columbiatribune.com, June 29, 2007
KANSAS CITY (AP) - The Marines announced today that they won’t seek an early discharge for an Iraq veteran who made anti-war statements in a speech and wore part of his uniform at a protest.
An investigating officer recommended in May that Liam Madden, 22, of Boston, receive an other-than-honorable discharge, which could have meant a reduction in some of his health benefits. Madden is part of the Individual Ready Reserve, which consists mainly of those who have left active duty but still have time remaining on their eight-year military obligations.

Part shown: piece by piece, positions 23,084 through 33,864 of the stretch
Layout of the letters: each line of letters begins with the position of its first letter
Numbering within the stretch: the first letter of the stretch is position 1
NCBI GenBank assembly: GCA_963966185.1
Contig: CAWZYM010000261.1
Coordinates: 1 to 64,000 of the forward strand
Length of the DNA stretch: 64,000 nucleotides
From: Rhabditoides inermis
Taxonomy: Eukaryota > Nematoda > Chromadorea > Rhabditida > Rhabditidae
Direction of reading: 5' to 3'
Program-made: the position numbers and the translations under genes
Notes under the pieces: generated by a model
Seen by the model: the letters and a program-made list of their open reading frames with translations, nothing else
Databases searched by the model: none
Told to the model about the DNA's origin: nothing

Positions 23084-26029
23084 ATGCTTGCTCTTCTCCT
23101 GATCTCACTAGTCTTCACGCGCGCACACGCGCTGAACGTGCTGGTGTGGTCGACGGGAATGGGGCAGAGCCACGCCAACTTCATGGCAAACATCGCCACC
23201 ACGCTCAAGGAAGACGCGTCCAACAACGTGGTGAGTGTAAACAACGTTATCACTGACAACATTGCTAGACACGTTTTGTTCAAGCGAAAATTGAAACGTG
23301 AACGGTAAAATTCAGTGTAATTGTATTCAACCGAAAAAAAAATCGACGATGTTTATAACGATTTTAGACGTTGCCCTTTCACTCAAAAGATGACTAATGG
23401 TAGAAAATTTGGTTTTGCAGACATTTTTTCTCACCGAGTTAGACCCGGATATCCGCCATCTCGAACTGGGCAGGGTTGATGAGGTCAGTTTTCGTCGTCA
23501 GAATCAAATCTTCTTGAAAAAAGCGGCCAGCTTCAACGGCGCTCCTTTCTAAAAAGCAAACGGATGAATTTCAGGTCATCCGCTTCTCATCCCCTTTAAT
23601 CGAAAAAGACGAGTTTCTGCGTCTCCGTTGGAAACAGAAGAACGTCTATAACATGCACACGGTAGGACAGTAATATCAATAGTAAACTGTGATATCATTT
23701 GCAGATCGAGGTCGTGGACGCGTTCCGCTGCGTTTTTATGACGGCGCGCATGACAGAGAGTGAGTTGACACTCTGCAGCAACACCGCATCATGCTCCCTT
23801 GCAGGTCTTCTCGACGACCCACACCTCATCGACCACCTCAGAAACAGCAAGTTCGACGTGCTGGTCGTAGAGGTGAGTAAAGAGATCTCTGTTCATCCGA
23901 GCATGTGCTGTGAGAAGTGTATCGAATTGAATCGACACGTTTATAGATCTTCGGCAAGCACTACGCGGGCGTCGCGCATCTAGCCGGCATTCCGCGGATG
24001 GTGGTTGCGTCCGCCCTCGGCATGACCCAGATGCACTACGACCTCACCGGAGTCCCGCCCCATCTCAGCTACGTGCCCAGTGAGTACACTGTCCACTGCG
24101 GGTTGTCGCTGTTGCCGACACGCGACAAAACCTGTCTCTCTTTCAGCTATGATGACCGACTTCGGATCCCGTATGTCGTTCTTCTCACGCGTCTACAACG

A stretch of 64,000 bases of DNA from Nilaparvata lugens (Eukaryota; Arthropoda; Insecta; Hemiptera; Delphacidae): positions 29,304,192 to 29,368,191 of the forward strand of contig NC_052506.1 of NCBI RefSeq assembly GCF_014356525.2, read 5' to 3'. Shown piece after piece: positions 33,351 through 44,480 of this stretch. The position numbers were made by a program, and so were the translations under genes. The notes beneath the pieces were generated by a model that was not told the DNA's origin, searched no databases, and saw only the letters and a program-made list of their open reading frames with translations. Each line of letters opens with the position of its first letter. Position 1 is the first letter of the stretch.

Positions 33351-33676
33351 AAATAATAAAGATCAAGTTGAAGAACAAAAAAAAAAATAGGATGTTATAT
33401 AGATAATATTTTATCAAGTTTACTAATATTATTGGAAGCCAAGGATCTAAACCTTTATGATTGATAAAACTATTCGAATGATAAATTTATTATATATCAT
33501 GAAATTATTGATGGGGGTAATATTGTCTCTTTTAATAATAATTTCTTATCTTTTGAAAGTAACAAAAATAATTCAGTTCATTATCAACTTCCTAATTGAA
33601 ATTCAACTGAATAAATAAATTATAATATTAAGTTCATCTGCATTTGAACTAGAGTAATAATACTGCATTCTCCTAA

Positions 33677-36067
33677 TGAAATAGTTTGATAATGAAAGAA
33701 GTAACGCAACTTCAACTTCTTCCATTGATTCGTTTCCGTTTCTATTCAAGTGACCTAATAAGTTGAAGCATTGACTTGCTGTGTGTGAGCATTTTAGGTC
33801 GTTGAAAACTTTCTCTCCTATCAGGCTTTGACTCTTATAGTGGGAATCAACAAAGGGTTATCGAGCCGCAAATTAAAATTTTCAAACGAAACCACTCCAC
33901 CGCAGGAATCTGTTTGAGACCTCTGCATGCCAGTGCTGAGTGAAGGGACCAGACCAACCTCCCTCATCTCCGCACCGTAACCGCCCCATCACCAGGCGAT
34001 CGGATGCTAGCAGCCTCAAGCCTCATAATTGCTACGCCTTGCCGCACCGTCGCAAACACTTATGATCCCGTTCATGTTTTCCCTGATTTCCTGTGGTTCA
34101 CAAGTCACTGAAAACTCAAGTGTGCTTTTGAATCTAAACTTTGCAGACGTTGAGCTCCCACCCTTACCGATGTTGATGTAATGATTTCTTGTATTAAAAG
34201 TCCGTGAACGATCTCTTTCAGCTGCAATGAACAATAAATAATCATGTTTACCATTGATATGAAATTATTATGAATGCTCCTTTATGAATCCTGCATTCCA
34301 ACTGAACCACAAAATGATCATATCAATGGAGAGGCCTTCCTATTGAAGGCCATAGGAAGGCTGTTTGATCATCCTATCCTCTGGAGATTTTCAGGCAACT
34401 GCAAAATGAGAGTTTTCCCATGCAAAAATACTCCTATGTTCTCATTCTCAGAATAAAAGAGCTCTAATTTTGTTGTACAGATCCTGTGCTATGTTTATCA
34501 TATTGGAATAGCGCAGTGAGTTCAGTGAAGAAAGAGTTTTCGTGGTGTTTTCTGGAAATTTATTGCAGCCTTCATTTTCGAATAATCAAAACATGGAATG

He isn’t scheduled to be discharged until 2010.
Madden was accused of making "disloyal statements" during a speech in February in New York in which he accused President George W. Bush of betraying service members and called the fighting in Iraq a "war crime."
The speech was posted on the Internet.
Madden also was accused of a uniform violation for wearing a camouflage, button-down shirt and jeans at a demonstration in January in Washington, D.C.
The Marines said in a news release that they were dropping the case because they had "received sufficient indication" from Madden that he would no longer wear his uniform when engaged in political activities. They also determined that his statements did not warrant further action.